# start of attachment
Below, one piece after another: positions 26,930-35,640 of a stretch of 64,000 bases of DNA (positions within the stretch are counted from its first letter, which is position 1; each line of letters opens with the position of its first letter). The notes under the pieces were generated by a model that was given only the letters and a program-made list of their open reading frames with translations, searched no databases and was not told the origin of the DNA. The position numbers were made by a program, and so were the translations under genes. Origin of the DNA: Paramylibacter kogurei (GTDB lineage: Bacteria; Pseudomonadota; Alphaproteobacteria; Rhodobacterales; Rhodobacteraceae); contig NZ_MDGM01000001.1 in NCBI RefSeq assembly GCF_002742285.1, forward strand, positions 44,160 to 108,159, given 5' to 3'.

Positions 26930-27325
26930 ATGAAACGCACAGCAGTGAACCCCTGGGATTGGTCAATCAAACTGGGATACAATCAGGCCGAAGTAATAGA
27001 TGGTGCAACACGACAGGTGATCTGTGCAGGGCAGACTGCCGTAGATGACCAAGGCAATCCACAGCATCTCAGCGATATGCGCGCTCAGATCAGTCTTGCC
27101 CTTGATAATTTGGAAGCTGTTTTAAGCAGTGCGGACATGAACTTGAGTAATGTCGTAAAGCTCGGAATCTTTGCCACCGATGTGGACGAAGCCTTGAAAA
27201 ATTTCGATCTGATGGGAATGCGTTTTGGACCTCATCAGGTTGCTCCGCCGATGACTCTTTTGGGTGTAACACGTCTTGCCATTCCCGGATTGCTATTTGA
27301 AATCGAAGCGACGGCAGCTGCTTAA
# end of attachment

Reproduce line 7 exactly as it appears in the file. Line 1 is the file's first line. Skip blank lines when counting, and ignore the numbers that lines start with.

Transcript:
27301 AATCGAAGCGACGGCAGCTGCTTAA